In terms of an actual count lower, it will eventually wind up to be an A-B-C. The question right now is did the A wave end already and this is the C wave? Or, are we still in the A wave? That question is a very, very difficult one to answer at this point. So, once again we need to be flexible and do our best wave counting job possible. As I have said before, and emphasized in recent videos, counting either triangles or diagonal is exceptionally tricky, and I expect this one to throw a few surprises at us, too!

The problem from a trading perspective is the market just just created a situation of exceptional trading risk at this point. The number of points needed to validate either upward or downward waves has just expanded greatly.

One clue will be when the daily slow stochastic on the ES daily futures turn up, possibly from a divergence. But, at present, the slow stochastic is still headed lower.

We also want to use this ES chart to show you how the Bollinger Bands are absolutely not predictive of price, but rather follow it. If you observe both the June bottom, and Friday's price bar, you can see how far price traveled 'beyond the band', and that nothing about having a dotted line representing a Bollinger Band calculation "stopped price in it's tracks". No. Unfortunately, Bollinger Bands are an indicator derived from taking an 18-day or 20-day moving average of price, and applying calculations about each day's range to determine the 2-standard deviations that represent the band. So, it is price that determines the Bollinger Band's width and path, and not the Bollinger Bands that determine the price path. In fact, it is a hallmark of impulse waves that they will travel outside of the bands, sometimes quite violently as Friday's excursion showed.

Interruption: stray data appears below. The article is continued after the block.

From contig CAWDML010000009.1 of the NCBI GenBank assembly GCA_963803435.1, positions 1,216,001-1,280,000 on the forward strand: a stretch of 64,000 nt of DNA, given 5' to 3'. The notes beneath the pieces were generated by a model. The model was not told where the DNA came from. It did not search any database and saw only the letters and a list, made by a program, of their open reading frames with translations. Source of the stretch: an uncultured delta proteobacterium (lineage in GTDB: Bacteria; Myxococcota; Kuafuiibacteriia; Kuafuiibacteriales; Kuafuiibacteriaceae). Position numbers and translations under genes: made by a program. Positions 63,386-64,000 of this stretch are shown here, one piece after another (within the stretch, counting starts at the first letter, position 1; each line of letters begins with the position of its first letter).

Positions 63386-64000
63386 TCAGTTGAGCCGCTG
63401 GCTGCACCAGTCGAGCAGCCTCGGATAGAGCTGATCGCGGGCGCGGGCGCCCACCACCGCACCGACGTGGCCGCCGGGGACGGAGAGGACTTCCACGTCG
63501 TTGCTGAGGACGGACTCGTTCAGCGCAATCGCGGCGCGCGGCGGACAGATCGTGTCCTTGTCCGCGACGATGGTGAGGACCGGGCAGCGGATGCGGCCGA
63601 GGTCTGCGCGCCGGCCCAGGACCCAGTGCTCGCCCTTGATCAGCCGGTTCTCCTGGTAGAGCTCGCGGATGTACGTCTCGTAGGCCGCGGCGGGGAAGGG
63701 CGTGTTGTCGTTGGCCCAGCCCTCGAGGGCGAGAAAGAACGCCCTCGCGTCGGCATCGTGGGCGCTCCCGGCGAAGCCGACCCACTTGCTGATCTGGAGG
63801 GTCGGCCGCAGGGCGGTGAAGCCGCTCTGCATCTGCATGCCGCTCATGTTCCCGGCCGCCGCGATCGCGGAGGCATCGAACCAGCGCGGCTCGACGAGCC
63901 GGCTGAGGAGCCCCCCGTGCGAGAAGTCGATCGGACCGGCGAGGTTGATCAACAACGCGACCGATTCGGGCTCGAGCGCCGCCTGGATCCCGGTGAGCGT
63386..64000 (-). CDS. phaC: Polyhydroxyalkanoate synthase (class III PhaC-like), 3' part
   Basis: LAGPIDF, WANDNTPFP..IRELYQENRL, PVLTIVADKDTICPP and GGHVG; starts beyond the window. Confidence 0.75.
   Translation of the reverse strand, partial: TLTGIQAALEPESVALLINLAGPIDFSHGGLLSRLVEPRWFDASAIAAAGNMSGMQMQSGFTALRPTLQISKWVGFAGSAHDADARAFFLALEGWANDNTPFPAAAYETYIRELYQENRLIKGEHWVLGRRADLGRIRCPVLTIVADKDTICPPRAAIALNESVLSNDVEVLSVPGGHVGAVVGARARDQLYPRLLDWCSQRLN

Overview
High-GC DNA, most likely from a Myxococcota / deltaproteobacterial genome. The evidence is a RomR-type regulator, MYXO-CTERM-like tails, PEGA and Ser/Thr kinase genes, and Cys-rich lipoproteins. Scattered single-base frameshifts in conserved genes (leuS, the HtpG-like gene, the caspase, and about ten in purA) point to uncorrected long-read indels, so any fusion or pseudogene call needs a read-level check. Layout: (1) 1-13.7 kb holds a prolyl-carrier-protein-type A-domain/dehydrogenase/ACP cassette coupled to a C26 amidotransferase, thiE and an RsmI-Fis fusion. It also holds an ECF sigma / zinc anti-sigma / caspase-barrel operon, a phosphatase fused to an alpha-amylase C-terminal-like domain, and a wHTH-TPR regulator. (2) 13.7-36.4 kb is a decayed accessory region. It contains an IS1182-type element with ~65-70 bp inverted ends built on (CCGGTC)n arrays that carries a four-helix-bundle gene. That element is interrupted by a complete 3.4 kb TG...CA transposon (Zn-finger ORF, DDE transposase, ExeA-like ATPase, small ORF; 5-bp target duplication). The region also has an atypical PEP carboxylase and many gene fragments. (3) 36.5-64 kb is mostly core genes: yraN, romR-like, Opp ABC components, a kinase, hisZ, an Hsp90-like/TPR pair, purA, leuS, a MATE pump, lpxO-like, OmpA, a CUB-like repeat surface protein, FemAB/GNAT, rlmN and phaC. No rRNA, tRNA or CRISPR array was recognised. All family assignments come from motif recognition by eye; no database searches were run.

By-the-way, people ask about alternates to this count. Because of the C = 0.618 x A Fibonacci relationship within the first wave, we actually think another way to end the bull market would be with an 'expanding' diagonal, rather than with a contracting one. But, there is absolutely no evidence for that formation, yet. It would take much more time, and possibly extend beyond the 8 Fibonacci years in which the bull market could end. So, we'll take things only one step at a time. To be clear, I think the ending contracting diagonal is the one and only pattern to be concerned with at this time.

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  1. Hi Joe, where are you videos posted? im new to your site

    1. You can find the YouTube videos at this link. Cut and paste it into your browser.

      You can find an integrated set of learning materials about Elliott Wave on the Tutorials page of my web-site, below.

      Again, cut and paste the URL into your browser's address bar.

      Take things slow. There's a lot to learn.

  2. one most thing: do you mind provide a count of your generic view on the RUT? thank you

    1. RUT is the same overall count, but did not make a new low in Feb. Therefore, Jan - early Jun = A, mid-Jun = B, and late Jun - Sep = C, where C = 0.618 x A with just a bit of overshoot.

  3. Hi, Joe!
    Was there a Leading Diagonal up there in SPX?


    1. No - because in a contracting leading diagonal, wave three must be shorter than wave one.